Petitioner appeared in court on November 13, 2007. (Id. at 86.) Petitioner's counsel could not be present, so the case was continued to the following day. (Id.) Petitioner appeared in court on November 14, 2007. (Id. at 87.) The trial judge granted the request of petitioner's counsel to reset the trial to November 19, 2007. (Id.)
The trial was continued several times to February 5, 2008. (Court Transcript ("CT") at 14-15.) It appears that a new trial judge was assigned to the case on this date. On that morning, petitioner made a Marsden motion. (RT at 89-102.) The transcript from this hearing is sealed.
Following the denial of the Marsden motion, petitioner made a Faretta motion. (Id. at 105.) The trial judge discussed with petitioner whether he understood the consequences of self-representation. (Id. at 107-18.) During this discussion, petitioner made several lengthy statements indicating his understanding of the proceedings. The undersigned quotes one of these statements below made after the trial judge advised petitioner that it was seldom a wise decision to represent yourself and that petitioner may have some anger toward his lawyer:
No. I'm not angry at [counsel]. I just don't believe - some lawyers are just not for you. He is not - he says he doesn't have my best interest at heart. He says he doesn't, and I don't trust him. There's just too many things that he said to me like last night. He said - he said that he - that he mentioned the same question that I asked him about in the preliminary hearing. He mentioned to me. I asked him right there. He told me right there. He lied to me. So how can I go to trial fighting for my life with somebody like that?
(Id. at 111-12.)
The trial judge delayed ruling on petitioner's Faretta motion until counsel researched the issue of whether petitioner could argue, on appeal, that he was not competent to represent himself. (Id. at 126.) During the February 5, 2008 afternoon session, the trial judge advised petitioner that if he represented himself, in all probability he would not be able to argue, on appeal, that he was not competent to represent himself. (Id. at 128.) Petitioner indicated that he still wanted to represent himself. (Id.) The trial judge then granted the Faretta motion. ( Id. at 129-30.)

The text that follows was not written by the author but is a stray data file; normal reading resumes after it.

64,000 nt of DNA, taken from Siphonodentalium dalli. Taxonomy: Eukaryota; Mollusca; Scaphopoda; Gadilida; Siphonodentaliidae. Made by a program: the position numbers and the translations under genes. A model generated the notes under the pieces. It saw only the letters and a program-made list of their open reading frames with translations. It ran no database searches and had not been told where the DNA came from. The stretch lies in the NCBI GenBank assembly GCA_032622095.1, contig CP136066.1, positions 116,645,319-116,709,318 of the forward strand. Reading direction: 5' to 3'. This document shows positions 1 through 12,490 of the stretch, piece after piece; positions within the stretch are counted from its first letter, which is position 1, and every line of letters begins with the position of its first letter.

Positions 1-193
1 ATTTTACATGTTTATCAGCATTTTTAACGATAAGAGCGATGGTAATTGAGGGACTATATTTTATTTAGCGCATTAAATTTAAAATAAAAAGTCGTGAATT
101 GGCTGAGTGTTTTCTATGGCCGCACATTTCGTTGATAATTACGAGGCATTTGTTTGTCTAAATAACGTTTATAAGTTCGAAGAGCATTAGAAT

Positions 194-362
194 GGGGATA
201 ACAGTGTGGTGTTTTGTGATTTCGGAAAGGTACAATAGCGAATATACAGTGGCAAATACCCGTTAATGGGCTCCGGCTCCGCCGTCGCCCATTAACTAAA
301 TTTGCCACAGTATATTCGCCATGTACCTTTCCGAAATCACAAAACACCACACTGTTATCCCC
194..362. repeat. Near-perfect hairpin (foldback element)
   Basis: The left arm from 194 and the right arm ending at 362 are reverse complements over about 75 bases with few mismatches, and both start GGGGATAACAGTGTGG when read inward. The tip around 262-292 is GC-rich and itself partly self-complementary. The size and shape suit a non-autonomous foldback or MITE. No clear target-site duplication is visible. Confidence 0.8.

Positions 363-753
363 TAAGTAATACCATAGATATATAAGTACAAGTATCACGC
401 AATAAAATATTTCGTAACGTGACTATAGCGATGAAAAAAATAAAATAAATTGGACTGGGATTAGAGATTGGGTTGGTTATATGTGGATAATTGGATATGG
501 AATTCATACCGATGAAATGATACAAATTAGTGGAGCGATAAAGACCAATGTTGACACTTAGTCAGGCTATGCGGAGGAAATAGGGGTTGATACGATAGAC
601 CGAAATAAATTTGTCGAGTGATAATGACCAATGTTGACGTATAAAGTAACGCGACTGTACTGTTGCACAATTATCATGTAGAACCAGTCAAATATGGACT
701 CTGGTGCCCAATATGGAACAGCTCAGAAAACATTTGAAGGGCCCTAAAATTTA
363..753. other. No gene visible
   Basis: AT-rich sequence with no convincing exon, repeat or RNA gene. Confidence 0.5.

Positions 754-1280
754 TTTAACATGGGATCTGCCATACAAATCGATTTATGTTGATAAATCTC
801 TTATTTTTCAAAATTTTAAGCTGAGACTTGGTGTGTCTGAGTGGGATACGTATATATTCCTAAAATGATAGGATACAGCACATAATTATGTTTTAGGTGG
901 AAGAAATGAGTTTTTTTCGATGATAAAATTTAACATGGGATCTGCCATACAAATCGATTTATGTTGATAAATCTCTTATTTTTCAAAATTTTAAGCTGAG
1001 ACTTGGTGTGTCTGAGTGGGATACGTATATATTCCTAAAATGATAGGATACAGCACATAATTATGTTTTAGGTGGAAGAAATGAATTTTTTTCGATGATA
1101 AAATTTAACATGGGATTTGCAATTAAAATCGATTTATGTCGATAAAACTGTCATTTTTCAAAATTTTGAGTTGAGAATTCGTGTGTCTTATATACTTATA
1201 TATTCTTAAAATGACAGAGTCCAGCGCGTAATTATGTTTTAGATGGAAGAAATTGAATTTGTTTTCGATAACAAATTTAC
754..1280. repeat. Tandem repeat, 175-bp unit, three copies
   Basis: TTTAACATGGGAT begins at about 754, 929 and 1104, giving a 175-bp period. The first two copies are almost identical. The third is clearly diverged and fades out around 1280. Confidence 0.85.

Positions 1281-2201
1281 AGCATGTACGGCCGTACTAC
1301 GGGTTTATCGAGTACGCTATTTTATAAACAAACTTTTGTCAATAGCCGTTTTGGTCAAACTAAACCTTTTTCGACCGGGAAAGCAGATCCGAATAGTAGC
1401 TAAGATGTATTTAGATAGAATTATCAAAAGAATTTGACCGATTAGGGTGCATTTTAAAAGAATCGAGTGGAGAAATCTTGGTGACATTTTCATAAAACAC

After granting the Faretta motion, the trial judge discussed pretrial matters with petitioner and the prosecutor. ( Id. at 130-57.) Petitioner's comments indicate that he understood what was being discussed. For example, petitioner discussed the circumstances of one of his prior convictions. ( Id. at 136-37.) Petitioner also objected and argued when the prosecutor made a motion that the jury not be told that this was a three strikes case. ( Id. at 141-42.) Petitioner also requested the jury be instructed with a lesser included offense for inflicting injury on a cohabitant. ( Id. at 142-43.) The trial judge also denied petitioner's request to continue the trial. ( Id. at 148-49.)
On February 6, 2008, the trial judge denied petitioner's renewed motion to continue the trial. ( Id. at 159-60.) The trial judge then explained the voir dire process to petitioner. ( Id. at 161-66.) While petitioner's participation in the voir dire was limited, the transcript does not indicate any inappropriate behavior by petitioner. (See Voir Dire Transcript, filed May 3, 2013.) Petitioner appeared to understand the nature of the proceedings.
Following jury selection, the trial began on February 7, 2008. After the prosecutor informed the trial judge of the name of his first witness, petitioner stated, "I feel overwhelmed. I can't handle it. I'd like to be excused." (RT at 171.) The trial judge responded, "Mr. Anderson, we have talked about this at length. I've indicated to you that [former trial counsel] is available to assist you, but we need to know that. Go ahead now, [Mr. Prosecutor]." (Id.
During the trial, petitioner objected to the proceedings on occasion. For example, when the trial judge asked petitioner if he wanted to review a photograph being introduced as an exhibit by the prosecutor, petitioner stated, "I don't want to participate in this at all." ( Id. at 182-83.) Petitioner later blurted out, "It's not a fair trial." ( Id. at 184.) Petitioner also asked the trial judge if the prosecutor was going to ask the victim to narrate the videotape taken from the store. ( Id. at 196.)
After he finished cross-examining the victim, petitioner had an emotional outburst directed at the victim:
Petitioner: You are the devil.
Court: Mr. Anderson, shut up.
Petitioner: You destroy my life like this, man. Youre a fucking devil, man. That you are, man. And I was hurt and upset about my nephew. That's why this shit happened, man. It wasn't - I wasn't trying to hurt nobody. Your nephew got killed man.
Court: Mr. Anderson, I'm about to call -
Petitioner: Got killed man. Youre heartless ass pig. He got killed, man. Your mother fucking nephew got killed, and ...